Three years ago I accepted a job at Nearsoft. What I didn’t know then, was that the “worst” was yet to come.

If you’re like me, you are coming from a more traditional office environment. With the new job I was excited about the pay increase and the flexible schedule. (Yes! No more early mornings, night owls. No more working late at night, early birds.) That’s all good and well, but I also found a lot of scary stuff around here.

The first 30 years of adolescence are the most difficult ones.

You’ll Be Treated Like an Adult

Nearsoft’s culture is all about being responsible, you are your own boss.

Its culture doesn’t make you feel like a disposable employee but it encourages you to be self-managed and self-disciplined. You have to learn how to administer your time, how to start projects from scratch, how to build good relationships, and how to grow your team.

You have to own your projects.

Feedback is the breakfast of champions

Continuous Two-way Feedback

Nearsoft is all about being self-critical. We help one another learn this skill.
We are constantly giving and receiving feedback and you don’t have to schedule something formal to give feedback to your peers.

We do have two formal, peer-driven performance reviews twice a year. Your team will let you know about what you’re missing in order to accomplish your goals; they will also give you recognition for the things you’ve accomplished. At the end of these feedback sessions we set ambitious goals for the upcoming months (and yes, everything gets written down).

We hold each other accountable, so the goals that aren’t accomplished will haunt you for the rest of your days, like unaccomplished goals tend to do.

Saying I can’t or I don’t know isn’t received well

No More Alibis

Nearsoft encourages you to make mistakes, so you can learn.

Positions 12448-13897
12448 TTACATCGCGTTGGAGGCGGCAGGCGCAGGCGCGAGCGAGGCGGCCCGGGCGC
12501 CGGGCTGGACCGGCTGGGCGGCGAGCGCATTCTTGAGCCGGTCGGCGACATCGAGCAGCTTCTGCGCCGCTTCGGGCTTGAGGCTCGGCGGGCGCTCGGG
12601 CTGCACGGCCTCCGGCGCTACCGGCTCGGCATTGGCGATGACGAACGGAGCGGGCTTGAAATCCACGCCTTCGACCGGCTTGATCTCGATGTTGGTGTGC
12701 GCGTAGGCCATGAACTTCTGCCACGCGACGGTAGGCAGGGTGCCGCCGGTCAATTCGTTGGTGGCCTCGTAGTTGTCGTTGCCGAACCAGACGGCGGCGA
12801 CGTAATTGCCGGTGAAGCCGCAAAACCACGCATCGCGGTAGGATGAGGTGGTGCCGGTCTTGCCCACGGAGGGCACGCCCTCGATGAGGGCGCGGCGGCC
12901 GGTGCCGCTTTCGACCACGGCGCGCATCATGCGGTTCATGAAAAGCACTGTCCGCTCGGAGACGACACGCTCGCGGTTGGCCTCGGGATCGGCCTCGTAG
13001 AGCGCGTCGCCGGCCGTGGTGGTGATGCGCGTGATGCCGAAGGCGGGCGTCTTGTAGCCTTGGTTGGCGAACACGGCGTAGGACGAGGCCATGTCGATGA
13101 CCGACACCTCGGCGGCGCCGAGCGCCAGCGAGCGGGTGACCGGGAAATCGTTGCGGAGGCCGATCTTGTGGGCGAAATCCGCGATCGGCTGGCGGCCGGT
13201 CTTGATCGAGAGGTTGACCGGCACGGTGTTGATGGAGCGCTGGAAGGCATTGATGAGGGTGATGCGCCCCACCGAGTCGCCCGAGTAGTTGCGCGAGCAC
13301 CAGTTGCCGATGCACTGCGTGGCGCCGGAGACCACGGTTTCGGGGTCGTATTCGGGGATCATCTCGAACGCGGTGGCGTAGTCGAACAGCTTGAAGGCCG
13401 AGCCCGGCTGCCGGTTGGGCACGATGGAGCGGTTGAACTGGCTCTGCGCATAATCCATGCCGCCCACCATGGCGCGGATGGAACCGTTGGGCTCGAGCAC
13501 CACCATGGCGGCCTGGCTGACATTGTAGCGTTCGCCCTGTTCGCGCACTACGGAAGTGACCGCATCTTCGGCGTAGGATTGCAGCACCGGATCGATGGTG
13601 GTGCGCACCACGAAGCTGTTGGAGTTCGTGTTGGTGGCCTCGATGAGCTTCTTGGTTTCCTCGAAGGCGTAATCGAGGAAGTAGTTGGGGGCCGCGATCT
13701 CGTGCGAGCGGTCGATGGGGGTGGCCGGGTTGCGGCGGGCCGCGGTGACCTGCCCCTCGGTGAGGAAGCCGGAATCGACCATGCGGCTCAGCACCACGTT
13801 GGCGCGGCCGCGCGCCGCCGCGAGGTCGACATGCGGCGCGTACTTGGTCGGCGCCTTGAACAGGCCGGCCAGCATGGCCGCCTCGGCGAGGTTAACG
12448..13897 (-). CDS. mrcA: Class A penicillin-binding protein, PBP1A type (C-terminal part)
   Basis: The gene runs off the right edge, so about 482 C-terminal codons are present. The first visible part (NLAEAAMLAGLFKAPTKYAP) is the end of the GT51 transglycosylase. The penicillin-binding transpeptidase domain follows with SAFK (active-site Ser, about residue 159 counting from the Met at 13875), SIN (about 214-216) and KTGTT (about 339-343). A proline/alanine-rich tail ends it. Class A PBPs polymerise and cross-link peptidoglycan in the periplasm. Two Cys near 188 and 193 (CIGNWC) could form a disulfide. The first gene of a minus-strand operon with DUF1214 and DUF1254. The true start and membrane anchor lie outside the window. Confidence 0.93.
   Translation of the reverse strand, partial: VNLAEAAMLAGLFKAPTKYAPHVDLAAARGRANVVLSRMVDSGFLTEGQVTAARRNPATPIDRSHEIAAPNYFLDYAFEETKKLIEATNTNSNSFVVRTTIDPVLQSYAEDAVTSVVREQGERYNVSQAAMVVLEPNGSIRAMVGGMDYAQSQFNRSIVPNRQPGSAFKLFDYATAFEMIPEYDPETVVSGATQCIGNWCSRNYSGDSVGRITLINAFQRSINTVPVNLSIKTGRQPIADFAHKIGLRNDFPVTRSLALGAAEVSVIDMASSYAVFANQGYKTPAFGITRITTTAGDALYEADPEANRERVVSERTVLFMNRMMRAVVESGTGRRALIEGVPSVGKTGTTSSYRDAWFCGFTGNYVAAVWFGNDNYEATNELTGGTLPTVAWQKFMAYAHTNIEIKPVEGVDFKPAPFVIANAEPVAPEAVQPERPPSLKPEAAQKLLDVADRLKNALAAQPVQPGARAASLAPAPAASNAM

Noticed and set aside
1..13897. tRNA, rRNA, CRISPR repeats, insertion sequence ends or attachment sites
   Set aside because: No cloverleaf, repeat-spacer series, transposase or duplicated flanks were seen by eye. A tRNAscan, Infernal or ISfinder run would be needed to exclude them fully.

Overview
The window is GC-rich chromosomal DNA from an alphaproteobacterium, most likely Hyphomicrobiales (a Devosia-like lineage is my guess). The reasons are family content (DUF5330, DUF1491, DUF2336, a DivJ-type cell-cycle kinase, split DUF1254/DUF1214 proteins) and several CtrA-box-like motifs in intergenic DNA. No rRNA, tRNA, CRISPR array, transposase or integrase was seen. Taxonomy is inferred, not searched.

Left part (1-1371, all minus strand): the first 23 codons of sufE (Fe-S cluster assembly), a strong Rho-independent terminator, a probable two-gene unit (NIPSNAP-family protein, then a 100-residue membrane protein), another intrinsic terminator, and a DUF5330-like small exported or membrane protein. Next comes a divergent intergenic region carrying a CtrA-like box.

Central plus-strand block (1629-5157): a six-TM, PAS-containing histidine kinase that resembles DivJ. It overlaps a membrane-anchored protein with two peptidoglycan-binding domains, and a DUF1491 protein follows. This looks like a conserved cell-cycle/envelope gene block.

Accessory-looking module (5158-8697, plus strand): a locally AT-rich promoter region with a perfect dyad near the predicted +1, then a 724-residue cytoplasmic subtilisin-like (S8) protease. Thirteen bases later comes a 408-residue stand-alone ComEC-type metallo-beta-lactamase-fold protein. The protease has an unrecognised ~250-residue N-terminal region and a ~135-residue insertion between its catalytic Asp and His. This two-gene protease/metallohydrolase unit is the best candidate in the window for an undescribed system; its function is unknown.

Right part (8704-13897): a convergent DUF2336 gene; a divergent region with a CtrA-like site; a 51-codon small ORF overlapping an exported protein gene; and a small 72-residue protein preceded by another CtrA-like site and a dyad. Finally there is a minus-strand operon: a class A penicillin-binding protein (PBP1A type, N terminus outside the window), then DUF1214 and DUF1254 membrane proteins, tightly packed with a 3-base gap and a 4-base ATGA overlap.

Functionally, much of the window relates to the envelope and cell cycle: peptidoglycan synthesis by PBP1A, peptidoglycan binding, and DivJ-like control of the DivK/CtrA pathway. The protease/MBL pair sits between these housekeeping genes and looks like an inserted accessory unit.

There are no more “I don’t knows” allowed, but a “let me give it a try, I’m sure I can learn” will do nicely.

We’re encouraged to learn new technical stacks and to experiment with trending topics like Machine Learning, VR, AI, and IoT among others.

We’re also challenged with non-technical activities such as dancing lessons, gaming contests, communication classes, English classes, psychotherapy sessions, and running clubs.

The more you practice, the less your fear of failure, and the more confident you are to start something from scratch.

Leadership development is self-development

Don’t Expect Someone to Tell You What to Do

Whether you are a natural born leader or tend to be a follower, the culture at Nearsoft will take you out of your comfort zone.

As you watch your teammates gain exposure, give workshops and talks around the world, work back to back with famous devs and speakers, contribute to Open Source, and experiment over and over with new ideas and technologies, it’s easy to get swept up in the company momentum.

It’s true that it may take some time for the Nearsoft’s seed to grow inside you, but before you know it, you will be part of it.

Getting Comfortable with the Uncomfortable

The trade off is that along the road you get to work with people from different cultures, many product owners, managers, Scrum Masters, designers, developers, etc.

If you are smart enough to take advantage of it, you’re provided with a lot of opportunities to learn and to come up with your own, smarter way of doing things.

These days, software devs are on high demand. Having experience working with clients in Silicon Valley and from all over the United States helps make you a good candidate for almost any job anywhere in the world.

Why I Stayed

While some may have chosen to leave for more money, I’ve come to value the technical and soft skills that I have acquired in the continuous learning environment that is this Nearsoft. Here I am simultaneously a teacher and a student. This is worth more to me now than triple the amount of money that I earn.

If you want to join us at Nearsoft, or just share your thoughts or comments, feel free to contact me at [email protected] or follow me at @diebugging.